Clinical Effectiveness and Audit

The Importance of Clinical Effectiveness and Clinical Audit

Clinical effectiveness and clinical audit are essential components of the Clinical Governance agenda to improve and assure quality (DoH 1998). Clinical effectiveness is aimed at making clinical practice more explicitly evidence based, with the goal of improving the effectiveness of clinical practice and service delivery. Clinical effectiveness is about doing the right thing, in the right way, for the right patient, at the right time.

Clinical audit can assist in identifying where decisions should be made to make changes in practice to improve clinical effectiveness. It is essential to have feedback to confirm that the agreed changes are being implemented every day, for every patient for whom the practice applies; this is where clinical audit supports the implementation of clinically effective practice.

Clinical Audit

Clinical Audit can be defined as a systematic review of clinical care given by healthcare professionals. Practice is measured against explicitly agreed standards and for clinical practice to be continually effective, changes or modifications in practice are made where indicated to improve patient care. It is recognised that action is often not solely required from the participating clinicians, often organisational change is needed as well.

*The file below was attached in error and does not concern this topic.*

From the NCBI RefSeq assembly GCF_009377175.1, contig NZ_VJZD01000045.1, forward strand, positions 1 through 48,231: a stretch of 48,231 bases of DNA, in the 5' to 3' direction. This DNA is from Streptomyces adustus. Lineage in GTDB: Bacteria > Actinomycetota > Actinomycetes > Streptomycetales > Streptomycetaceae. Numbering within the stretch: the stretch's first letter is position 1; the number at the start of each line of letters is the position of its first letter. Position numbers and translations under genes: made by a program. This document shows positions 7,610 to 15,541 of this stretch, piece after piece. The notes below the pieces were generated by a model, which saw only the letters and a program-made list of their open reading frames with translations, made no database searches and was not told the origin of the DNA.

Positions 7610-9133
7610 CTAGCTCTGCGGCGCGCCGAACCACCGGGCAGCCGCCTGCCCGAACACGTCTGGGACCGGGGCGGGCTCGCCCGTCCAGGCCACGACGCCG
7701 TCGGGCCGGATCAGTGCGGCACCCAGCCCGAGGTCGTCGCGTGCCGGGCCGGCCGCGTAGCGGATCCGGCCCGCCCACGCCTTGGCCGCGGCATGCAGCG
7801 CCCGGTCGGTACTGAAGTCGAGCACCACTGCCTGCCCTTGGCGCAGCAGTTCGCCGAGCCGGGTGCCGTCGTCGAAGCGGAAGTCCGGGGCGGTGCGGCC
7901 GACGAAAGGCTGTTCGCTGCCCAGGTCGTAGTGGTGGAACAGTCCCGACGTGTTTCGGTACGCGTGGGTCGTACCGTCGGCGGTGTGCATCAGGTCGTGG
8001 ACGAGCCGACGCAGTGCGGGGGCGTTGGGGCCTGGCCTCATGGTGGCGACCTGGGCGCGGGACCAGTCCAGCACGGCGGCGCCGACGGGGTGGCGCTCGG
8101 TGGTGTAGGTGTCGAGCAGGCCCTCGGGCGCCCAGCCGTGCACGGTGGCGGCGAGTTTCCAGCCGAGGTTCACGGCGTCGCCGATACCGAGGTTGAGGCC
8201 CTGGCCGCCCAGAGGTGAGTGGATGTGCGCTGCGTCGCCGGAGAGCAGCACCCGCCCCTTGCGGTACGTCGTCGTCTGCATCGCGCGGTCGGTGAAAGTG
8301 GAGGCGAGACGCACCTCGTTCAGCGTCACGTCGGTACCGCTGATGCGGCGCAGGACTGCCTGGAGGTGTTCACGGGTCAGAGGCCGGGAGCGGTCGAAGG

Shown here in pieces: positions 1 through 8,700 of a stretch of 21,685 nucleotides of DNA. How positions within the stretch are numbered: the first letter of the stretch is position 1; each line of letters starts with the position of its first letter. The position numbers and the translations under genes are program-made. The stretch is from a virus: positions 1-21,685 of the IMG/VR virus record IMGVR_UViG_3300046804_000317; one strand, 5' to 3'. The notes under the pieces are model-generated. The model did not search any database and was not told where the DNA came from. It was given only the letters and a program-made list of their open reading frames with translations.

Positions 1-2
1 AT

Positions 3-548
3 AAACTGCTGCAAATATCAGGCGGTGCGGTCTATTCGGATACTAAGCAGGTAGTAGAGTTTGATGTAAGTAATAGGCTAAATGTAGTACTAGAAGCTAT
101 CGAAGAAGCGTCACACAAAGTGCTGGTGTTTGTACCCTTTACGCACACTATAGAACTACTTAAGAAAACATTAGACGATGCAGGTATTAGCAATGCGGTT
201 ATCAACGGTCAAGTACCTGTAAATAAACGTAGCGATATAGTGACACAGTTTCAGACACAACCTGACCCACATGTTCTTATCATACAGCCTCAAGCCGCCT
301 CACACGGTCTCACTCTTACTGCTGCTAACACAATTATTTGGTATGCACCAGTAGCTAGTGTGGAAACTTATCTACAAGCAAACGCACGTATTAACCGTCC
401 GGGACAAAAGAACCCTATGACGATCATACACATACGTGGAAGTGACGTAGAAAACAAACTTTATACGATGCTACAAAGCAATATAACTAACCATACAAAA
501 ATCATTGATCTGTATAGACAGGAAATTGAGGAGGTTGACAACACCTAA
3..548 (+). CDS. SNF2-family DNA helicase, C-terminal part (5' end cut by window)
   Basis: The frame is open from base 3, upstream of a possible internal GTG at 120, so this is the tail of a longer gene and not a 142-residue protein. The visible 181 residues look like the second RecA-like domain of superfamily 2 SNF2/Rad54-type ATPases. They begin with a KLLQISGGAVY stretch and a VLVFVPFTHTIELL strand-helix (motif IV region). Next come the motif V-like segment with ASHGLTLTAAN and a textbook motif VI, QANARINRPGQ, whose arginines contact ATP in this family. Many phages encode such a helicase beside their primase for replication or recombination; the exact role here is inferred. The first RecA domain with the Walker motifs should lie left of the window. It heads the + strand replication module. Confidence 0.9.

The Department of Health in various published documents (DoH 1997, DoH 1998, NHSE 1996) identifies an expectation that all healthcare professionals including nurses, doctors, therapists and other members of the healthcare team take part in clinical audit.

There are close links between clinical risk management, clinical effectiveness and audit and quality, which are all components of clinical governance. The Trust is committed to supporting and facilitating the implementation of recommendations arising from clinical audit, in order to improve the quality of patient care.

Audit does not need to be difficult, KEEP IT SIMPLE

There is a misconception that clinical audit has to be complex. The most effective audits are simple, quick and address a quality issue central to healthcare provision. For this to be the case an emphasis must be placed on the selection of an appropriate audit topic and the design of the audit

Clinical Audit should be positive and highlight both good practice and clinical effectiveness.

Further Details

For further information, please contact:

Dr Ann Spiropoulos, Clinical Effectiveness & Audit Manager,

Telephone: 01932 722125